The Bush-Obama Pre-Emption Doctrine

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Writing at CNN.com, former CIA Director Michael Hayden, an adviser to Mitt Romney, makes a provocative point. If Barack Obama’s threat of military action to stop Iran from developing a nuclear weapon is serious, doesn’t that amount to a policy of… pre-emption?

Secretary of Defense Leon Panetta probably gave the clearest administration statement when he said that if “we get intelligence that they’re proceeding with developing a nuclear weapon, then we will take whatever steps are necessary to stop it.”

That, combined with the president’s repeated statements that Iran getting a nuclear weapon is “unacceptable,” surprisingly aligns this administration with the George W. Bush administration’s doctrine of pre-emption. That doctrine famously described it as a duty to “anticipate and counter threats, using all elements of national power, before the threats can do grave damage.”

To be sure, Barack Obama has never asserted a right of pre-emptive action as assertively as Bush did. Take, for instance, this key passage from Bush’s famous 2002 West Point graduation speech:

Our security will require the best intelligence, to reveal threats hidden in caves and growing in laboratories…. Our security will require transforming the military you will lead — a military that must be ready to strike at a moment’s notice in any dark corner of the world. And our security will require all Americans to be forward-looking and resolute, to be ready for preemptive action when necessary to defend our liberty and to defend our lives.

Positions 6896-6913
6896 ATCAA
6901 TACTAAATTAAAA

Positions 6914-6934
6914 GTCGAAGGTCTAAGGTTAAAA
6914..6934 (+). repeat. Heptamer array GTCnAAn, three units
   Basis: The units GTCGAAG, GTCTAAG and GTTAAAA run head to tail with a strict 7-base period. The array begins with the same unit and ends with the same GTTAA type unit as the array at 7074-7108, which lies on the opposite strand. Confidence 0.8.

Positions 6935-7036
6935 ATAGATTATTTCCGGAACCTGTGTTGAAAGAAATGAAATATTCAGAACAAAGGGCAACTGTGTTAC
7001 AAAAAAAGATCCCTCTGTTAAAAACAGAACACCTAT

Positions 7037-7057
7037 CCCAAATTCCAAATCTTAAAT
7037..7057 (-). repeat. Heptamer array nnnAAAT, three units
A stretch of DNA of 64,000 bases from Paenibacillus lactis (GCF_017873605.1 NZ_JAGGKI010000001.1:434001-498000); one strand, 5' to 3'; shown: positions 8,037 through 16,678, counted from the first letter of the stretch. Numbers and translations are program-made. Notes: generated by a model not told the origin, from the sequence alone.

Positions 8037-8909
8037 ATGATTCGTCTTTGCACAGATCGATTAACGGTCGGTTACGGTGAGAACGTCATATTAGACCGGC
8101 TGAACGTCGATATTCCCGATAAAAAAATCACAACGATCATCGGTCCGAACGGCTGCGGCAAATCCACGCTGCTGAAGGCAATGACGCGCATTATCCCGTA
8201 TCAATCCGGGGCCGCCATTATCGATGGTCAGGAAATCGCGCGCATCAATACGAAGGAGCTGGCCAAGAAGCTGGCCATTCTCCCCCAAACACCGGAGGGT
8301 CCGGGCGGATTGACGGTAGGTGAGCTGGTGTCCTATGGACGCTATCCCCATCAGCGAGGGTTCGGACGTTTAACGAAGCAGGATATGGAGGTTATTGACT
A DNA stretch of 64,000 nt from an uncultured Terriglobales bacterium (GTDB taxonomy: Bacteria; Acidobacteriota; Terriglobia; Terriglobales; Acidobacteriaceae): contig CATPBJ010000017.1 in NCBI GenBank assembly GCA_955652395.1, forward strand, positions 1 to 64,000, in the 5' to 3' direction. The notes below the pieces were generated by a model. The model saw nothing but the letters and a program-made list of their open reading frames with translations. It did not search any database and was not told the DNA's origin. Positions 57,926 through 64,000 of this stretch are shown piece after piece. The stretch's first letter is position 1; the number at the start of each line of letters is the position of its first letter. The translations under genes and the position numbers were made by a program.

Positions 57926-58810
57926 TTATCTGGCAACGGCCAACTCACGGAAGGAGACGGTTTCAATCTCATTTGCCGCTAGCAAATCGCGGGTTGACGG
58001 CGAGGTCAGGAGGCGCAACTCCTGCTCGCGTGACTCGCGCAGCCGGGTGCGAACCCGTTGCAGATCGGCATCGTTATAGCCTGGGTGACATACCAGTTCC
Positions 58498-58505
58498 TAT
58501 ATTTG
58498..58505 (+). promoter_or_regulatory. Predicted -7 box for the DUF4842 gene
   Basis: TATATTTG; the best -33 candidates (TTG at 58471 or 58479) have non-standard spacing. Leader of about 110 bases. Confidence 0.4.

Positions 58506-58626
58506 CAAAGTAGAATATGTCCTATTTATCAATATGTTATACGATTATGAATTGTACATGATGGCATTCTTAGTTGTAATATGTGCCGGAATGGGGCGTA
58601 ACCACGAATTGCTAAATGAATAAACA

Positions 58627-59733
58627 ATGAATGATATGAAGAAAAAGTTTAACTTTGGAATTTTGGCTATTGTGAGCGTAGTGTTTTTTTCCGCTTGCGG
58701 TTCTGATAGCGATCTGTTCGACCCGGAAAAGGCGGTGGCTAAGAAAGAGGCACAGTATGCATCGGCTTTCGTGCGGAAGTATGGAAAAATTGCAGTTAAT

But in a certain sense, Obama is asserting an even broader rationale for pre-emption. When Obama calls an Iran bomb “unacceptable,” and reiterates his willingness to use the military to prevent one, he doesn’t focus on any direct threat to the United States. Here’s Obama talking to the Atlantic‘s Jeffrey Goldberg earlier this month:

In addition to the profound threat that it poses to Israel, one of our strongest allies in the world; in addition to the outrageous language that has been directed toward Israel by the leaders of the Iranian government — if Iran gets a nuclear weapon, this would run completely contrary to my policies of nonproliferation. The risks of an Iranian nuclear weapon falling into the hands of terrorist organizations are profound. It is almost certain that other players in the region would feel it necessary to get their own nuclear weapons. So now you have the prospect of a nuclear arms race in the most volatile region in the world, one that is rife with unstable governments and sectarian tensions. And it would also provide Iran the additional capability to sponsor and protect its proxies in carrying out terrorist attacks, because they are less fearful of retaliation.

Yes, Obama is (legitimately, I would say) concerned that an Iranian nuke might fall into the hands of terrorists. But his list mostly consists of indirect threats to the U.S. and American lives: the security of Israel; nonproliferation; regional stability and an emboldened regime in Tehran. Those are all valid concerns. But the rationale for bombing Iran, if it comes to that, will be more abstract than the one that was used to justify the American invasion of Iraq. Go figure.

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